Time for the next stop on our journey around the museums of central Alberta. This will likely be the shortest post because it was also one of our shortest visits.
We rolled into Mirror, Alberta only to find the museum was closed over the lunch hour. Fair enough, museum employees and volunteers need to eat too.
From the outside, the museum doesn’t look like much; the only hint as to what lies inside is the CN train painted on the cinder block wall. We debated about skipping it but decided to take advantage of the down time to eat lunch and check out the town.
There is a caboose and boxcar in a small green space across the road from the museum. This is where we learned that in Mirror, pride is their local motive, which is a nice play on words. I thought about getting out the drone and shooting some overhead views of the caboose, but opted instead to save the battery power for our upcoming visit to Meeting Creek.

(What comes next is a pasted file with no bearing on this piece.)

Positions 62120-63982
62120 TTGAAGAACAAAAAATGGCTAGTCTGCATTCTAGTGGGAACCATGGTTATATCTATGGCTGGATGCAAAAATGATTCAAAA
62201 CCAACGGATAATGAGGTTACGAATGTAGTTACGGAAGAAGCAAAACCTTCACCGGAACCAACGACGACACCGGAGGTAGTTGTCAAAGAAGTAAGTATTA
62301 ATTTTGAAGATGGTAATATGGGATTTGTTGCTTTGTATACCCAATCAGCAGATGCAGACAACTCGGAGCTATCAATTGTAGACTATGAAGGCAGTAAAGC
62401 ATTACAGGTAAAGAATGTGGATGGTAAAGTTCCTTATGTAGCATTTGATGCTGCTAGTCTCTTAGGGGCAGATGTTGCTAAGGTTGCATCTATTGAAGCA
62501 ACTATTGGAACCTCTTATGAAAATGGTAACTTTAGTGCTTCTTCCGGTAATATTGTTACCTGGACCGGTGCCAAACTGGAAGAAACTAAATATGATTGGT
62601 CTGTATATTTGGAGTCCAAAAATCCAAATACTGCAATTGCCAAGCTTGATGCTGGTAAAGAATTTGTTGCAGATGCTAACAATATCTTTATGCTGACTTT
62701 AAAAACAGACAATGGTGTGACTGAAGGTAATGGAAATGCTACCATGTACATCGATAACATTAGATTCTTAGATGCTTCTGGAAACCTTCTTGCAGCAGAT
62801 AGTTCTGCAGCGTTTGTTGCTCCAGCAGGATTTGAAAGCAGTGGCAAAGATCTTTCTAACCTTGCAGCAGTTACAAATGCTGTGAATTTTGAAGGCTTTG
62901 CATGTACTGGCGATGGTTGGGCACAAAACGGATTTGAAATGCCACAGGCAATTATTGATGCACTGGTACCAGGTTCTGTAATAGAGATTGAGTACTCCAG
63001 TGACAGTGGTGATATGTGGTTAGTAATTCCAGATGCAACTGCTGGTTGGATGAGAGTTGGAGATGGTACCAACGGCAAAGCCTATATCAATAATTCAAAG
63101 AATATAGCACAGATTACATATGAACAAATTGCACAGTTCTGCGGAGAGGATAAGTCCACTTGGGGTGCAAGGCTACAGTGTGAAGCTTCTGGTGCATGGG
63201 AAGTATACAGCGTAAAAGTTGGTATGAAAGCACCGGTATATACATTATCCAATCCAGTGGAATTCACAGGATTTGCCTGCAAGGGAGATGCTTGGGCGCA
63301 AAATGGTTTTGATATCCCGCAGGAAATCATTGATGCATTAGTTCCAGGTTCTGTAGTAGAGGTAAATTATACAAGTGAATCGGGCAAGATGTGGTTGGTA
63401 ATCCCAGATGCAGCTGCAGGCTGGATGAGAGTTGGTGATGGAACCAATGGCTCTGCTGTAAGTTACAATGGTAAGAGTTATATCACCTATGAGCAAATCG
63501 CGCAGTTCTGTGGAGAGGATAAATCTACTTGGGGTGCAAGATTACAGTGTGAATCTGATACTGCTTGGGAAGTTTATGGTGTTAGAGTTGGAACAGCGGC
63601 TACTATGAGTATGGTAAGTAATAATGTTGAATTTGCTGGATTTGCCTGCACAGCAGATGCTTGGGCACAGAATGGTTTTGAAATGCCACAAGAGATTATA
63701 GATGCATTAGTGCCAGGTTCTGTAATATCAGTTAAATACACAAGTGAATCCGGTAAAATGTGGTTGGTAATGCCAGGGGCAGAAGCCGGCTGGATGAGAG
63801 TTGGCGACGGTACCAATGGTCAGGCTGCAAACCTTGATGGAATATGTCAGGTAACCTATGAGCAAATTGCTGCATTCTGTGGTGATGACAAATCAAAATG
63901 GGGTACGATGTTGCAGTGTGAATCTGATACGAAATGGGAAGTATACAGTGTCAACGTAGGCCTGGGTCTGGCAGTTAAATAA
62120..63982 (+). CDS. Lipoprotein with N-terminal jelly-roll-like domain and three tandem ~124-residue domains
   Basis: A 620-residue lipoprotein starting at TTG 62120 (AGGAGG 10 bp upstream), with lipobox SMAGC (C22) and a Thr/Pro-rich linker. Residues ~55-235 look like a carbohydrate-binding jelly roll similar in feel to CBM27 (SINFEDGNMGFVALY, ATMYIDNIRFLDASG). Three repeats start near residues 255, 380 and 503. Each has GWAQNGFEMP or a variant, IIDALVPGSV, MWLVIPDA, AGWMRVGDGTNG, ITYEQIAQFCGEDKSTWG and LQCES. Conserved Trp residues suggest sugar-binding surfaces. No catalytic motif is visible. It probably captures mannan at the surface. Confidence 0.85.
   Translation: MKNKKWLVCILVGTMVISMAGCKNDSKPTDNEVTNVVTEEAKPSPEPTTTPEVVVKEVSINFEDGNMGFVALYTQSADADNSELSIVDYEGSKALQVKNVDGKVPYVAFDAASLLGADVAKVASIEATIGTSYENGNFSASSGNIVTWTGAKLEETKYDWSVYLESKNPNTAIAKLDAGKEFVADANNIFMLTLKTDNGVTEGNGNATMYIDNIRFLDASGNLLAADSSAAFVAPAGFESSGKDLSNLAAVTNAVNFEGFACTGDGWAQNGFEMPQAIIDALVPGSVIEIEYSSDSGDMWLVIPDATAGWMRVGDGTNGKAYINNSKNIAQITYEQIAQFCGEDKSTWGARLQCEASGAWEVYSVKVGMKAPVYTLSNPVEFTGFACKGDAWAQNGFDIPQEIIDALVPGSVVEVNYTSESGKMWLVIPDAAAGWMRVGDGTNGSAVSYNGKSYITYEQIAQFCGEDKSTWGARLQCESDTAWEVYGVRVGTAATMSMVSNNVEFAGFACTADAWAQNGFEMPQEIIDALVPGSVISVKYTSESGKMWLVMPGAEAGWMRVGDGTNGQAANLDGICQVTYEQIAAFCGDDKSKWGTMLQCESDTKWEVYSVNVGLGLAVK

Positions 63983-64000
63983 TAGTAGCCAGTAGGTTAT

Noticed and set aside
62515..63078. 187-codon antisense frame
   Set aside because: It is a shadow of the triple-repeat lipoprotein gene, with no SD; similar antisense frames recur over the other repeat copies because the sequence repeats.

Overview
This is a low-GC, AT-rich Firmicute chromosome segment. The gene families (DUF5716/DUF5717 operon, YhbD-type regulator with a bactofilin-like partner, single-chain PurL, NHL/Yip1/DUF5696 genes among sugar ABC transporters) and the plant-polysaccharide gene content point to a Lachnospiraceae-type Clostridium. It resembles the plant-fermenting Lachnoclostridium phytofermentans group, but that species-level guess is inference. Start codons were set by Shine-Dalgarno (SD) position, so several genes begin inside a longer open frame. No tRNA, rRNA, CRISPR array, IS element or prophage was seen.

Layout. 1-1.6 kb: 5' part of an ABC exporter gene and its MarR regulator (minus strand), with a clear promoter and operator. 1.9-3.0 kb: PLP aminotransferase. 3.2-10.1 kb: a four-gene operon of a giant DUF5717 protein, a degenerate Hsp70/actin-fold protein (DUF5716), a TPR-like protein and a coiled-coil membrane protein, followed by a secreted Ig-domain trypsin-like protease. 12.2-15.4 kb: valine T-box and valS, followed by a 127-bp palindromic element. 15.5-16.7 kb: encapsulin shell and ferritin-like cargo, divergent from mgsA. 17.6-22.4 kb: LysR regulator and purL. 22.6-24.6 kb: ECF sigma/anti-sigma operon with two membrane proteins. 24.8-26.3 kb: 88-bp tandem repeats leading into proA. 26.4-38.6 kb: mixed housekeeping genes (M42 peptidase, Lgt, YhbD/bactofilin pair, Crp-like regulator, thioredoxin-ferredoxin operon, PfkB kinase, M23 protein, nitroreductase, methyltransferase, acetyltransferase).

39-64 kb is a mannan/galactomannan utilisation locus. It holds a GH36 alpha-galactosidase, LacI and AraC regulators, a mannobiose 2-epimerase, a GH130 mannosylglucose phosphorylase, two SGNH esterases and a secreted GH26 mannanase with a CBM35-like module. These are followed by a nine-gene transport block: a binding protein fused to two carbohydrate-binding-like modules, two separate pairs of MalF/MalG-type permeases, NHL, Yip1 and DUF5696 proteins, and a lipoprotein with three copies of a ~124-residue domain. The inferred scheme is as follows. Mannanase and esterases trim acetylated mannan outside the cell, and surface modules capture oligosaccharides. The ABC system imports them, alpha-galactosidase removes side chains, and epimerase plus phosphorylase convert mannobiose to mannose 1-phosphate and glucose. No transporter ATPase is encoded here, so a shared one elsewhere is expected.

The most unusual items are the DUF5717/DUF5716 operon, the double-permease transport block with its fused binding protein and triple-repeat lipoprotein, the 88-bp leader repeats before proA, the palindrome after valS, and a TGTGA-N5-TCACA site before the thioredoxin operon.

Mirror has a number of older buildings of interest. Two that caught my attention were the Mirror General Store and another commercial building just down the block. Both have been victims of some bad renovations over the years but still show some historic character.
In recent years, Mirror has been victimized by a couple of fires that took down some other buildings that would have been interesting to see. In February of 2016, the 1912 Imperial Mirror Hotel was destroyed by fire, and flames claimed the century-old hardware store in April of this year.
As we were checking out the town, we noticed the old school was open. Upon closer inspection, we noticed that there is a thrift store which operates out of the building. Never one to pass up a bargain, we had to stop in and check it out. I admit I was more interested in wandering from old classroom to old classroom than I was in checking out the wares, but we did buy a still-wrapped Duke Ellington CD and a spatula for a grand total of $1.25. It was nice to meet a couple of the locals and have a short chat as they wondered what a couple from Cochrane were doing out in Mirror.
We did manage to get back to the museum and, once it reopened, take twenty minutes or so to browse around. Our group bought some pins and Emily and I bought a railroad spike with some eyes glued to it, which we creatively named “Spikey McSpike”. Hey, anything to support these places and help them stay open — plus he was cute.
Our next stop was the one I was most excited about — Bashaw! That will need to wait for another post, however…